CLEVELAND - It's an opportunity the Browns have seldom enjoyed for a period of time that seems too long to recall.
With a win today over the Cincinnati Bengals at First Energy Stadium, the Browns can list their nickname among the relevant teams in the NFL. It would even their record at 2-2 and be a rare two-game winning streak.
Don't think that Bengals coach Marvin Lewis isn't aware that the Browns are the proverbial snake hiding in the grass. The Bengals (2-1) are favored to win the AFC North Division title. A decisive win over the Browns would be a big step in support of the preseason hype.
To get the win, the Bengals must avoid the turnovers that almost proved costly in a 34-30 win over the Packers last Sunday. The Bengals lost three fumbles and quarterback Andy Dalton had one pass intercepted.
"The biggest thing is to keep hanging in there and keep playing," Lewis said. "Sometimes things aren't going to go right offensively and defensively and special teams-wise, but nobody can flinch, panic."
The game will have added intrigue for Browns fans that will get their first chance to see quarterback Brian Hoyer play in person since perhaps his days at St. Ignatius High School. Hoyer was named the starter for a second straight week as Brandon Weeden continues to recover from a sprained right thumb suffered against the Ravens two weeks ago.
Hoyer overcame three interceptions to lead the Browns to a 31-27 road win over the Vikings last Sunday. His passer rating was just 68.5, but coach Rob Chudzinski can live with that when you factor in three touchdown passes and 321 passing yards.
One of Chudzinski's jobs will be to keep Hoyer's energy level in check.
"I know he's excited about his opportunity," Chudzinski said. "We've talked mostly just about focusing on what we need to do and all the other things, blocking those things out and not worrying about those things."
Hoyer has many fond and not-so-fond memories of the former Cleveland Stadium. He used to attend home games on a regular basis with his dad, who had season tickets for the former version of the Browns. Hoyer was there when the Browns played their last home game before the franchise moved to Baltimore after the 1995 season.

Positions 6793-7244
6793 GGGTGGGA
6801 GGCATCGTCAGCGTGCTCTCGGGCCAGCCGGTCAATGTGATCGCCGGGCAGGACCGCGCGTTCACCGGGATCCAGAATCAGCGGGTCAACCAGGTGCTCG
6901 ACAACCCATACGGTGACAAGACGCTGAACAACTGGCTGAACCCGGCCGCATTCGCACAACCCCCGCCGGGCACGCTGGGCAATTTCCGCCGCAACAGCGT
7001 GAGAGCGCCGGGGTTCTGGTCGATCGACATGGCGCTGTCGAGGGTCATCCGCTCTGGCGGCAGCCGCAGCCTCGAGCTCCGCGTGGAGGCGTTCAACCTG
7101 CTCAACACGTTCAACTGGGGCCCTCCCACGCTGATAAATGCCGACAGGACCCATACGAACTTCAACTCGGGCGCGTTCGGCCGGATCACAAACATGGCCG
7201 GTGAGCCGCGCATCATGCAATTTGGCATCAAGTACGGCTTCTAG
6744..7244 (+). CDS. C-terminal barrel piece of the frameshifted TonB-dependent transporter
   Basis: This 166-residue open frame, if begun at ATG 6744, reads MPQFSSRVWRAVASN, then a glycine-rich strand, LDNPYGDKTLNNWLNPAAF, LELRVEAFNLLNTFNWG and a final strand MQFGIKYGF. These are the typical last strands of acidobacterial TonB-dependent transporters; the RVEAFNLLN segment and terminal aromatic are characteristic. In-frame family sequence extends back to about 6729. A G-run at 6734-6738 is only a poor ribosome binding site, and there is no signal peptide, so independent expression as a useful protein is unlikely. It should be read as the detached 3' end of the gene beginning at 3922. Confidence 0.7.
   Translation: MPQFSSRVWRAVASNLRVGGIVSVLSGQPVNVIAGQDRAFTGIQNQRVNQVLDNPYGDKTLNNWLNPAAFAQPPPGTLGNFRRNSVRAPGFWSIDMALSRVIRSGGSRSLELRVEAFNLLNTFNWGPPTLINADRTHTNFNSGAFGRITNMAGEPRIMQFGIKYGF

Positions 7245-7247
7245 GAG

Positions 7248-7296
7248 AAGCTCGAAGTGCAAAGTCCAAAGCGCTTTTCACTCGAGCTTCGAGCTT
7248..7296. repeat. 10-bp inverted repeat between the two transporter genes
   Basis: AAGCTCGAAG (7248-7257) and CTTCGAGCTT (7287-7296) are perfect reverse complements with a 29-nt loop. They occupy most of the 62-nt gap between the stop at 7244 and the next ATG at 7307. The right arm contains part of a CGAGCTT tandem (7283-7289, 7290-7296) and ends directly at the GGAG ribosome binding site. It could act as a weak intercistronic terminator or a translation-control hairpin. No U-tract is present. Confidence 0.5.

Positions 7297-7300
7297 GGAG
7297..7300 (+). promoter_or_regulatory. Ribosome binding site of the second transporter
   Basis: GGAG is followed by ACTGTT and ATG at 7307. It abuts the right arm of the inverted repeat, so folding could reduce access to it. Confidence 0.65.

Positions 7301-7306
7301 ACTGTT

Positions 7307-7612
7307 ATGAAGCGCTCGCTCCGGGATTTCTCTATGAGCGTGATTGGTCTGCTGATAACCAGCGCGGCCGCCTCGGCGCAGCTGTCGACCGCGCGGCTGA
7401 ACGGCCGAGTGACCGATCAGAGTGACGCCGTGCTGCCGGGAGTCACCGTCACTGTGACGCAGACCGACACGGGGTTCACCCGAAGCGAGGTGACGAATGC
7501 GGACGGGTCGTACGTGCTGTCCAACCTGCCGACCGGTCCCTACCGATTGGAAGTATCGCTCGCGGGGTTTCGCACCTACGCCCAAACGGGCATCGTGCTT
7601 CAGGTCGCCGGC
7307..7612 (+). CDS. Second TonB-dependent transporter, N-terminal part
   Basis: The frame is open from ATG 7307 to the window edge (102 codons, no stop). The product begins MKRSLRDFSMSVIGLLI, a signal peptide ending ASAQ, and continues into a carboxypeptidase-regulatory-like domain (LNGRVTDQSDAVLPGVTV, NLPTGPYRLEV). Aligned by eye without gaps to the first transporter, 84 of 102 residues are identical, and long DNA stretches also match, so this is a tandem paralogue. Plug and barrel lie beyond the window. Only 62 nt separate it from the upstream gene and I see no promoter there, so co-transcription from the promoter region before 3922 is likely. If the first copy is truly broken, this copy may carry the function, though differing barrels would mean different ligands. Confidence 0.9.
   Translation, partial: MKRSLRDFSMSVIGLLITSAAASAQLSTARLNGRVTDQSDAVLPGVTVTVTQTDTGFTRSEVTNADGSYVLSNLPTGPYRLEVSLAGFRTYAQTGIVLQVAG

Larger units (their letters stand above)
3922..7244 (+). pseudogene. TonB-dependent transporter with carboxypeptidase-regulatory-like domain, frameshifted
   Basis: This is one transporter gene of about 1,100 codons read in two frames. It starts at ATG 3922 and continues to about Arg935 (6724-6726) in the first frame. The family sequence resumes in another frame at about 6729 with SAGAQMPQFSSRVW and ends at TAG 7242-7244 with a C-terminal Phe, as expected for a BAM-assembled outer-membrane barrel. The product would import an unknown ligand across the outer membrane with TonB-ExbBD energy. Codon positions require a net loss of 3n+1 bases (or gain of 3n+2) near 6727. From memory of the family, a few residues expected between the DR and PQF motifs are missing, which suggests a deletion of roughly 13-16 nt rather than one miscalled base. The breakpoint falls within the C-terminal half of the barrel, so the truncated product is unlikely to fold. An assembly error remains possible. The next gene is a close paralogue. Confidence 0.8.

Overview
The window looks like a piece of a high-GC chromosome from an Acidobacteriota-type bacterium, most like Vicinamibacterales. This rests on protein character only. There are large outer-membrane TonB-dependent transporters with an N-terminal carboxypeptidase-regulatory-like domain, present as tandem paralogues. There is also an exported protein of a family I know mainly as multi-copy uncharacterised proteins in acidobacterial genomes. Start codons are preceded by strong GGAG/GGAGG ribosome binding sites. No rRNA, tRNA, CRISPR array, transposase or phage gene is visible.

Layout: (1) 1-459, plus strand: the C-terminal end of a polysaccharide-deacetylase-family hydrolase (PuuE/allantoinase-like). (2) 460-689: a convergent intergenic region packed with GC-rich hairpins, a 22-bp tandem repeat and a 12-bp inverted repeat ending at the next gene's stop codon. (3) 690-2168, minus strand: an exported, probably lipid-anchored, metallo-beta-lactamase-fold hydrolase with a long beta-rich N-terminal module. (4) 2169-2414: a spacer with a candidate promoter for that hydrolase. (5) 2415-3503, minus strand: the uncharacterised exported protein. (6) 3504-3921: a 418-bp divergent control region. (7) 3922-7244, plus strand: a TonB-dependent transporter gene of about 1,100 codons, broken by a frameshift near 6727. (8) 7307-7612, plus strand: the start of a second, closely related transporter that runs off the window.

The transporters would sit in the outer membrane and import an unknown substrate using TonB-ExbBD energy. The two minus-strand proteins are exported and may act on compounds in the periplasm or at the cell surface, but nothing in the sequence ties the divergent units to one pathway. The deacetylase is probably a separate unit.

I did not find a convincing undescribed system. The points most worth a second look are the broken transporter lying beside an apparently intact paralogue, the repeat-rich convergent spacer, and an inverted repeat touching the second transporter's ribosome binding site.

Hoyer list Bernie Kosar as one of his favorite players and the one former Browns quarterback that he connects with the most.
"Probably because he's been around," Hoyer said. "I haven't had any relationships with any other guys that have been here."
Hoyer will go against a defense that looks good on paper but allowed 24 points in a loss to the Bears in addition to the 30 allowed last week. The Bengals' other win was 20-10 over the Steelers.
"They're pretty good," Hoyer said. "They have all the players in all the right spots, and they have a great scheme. Obviously it's a division game. This is huge for us, and it's at home. You really have to study these guys, and when you get out there read and react because usually they have something they're going to show you that they haven't shown before."
The Bengals have received solid play from quarterback Andy Dalton, who's completed 67 percent of his passes for 797 yards, five touchdowns and three interceptions. Dalton is the key piece in what the Bengals hope will be a deep playoff run.
"Any team needs their quarterback to play lights out in order to win the Super Bowl most times," Lewis said. "It comes to a point where he doesn't turn the football over and he hits the guys. He makes the big plays and the plays he's supposed to make and the team continues to rally around him. We've seen that from Andy."
Today will be a chance either for the Bengals to proclaim their dominance in the division or for the Browns to announce their arrival.